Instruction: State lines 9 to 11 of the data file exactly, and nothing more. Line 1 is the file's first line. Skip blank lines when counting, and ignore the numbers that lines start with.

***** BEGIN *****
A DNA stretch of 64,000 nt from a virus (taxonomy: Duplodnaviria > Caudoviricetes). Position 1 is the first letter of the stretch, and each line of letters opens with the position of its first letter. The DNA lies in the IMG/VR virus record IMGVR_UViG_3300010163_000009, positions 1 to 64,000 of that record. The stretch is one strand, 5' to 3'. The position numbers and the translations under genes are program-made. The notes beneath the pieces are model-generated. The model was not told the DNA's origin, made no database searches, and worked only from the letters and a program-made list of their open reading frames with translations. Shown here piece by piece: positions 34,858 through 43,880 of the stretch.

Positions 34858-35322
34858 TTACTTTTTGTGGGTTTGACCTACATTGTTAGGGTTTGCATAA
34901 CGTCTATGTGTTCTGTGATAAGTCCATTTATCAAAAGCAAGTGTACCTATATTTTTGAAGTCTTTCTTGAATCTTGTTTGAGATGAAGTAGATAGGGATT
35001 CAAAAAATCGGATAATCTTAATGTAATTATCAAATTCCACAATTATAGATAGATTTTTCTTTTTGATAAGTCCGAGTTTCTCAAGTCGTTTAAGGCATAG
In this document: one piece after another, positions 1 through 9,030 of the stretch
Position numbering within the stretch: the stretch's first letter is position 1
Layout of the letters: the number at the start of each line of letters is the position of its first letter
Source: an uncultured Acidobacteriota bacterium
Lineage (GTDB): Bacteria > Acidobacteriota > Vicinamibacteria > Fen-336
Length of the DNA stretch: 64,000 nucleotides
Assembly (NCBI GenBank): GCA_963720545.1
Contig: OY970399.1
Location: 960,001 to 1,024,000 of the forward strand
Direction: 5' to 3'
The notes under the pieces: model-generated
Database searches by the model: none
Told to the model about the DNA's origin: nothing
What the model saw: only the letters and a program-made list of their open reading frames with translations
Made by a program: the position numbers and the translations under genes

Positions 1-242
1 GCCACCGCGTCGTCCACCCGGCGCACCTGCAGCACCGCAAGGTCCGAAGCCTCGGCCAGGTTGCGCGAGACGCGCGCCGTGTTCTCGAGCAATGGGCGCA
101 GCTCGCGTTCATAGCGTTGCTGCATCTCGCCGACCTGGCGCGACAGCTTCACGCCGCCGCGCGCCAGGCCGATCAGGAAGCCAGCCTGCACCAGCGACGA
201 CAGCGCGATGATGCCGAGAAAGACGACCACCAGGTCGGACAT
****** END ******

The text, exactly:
Source: an uncultured Acidobacteriota bacterium
Lineage (GTDB): Bacteria > Acidobacteriota > Vicinamibacteria > Fen-336
Length of the DNA stretch: 64,000 nucleotides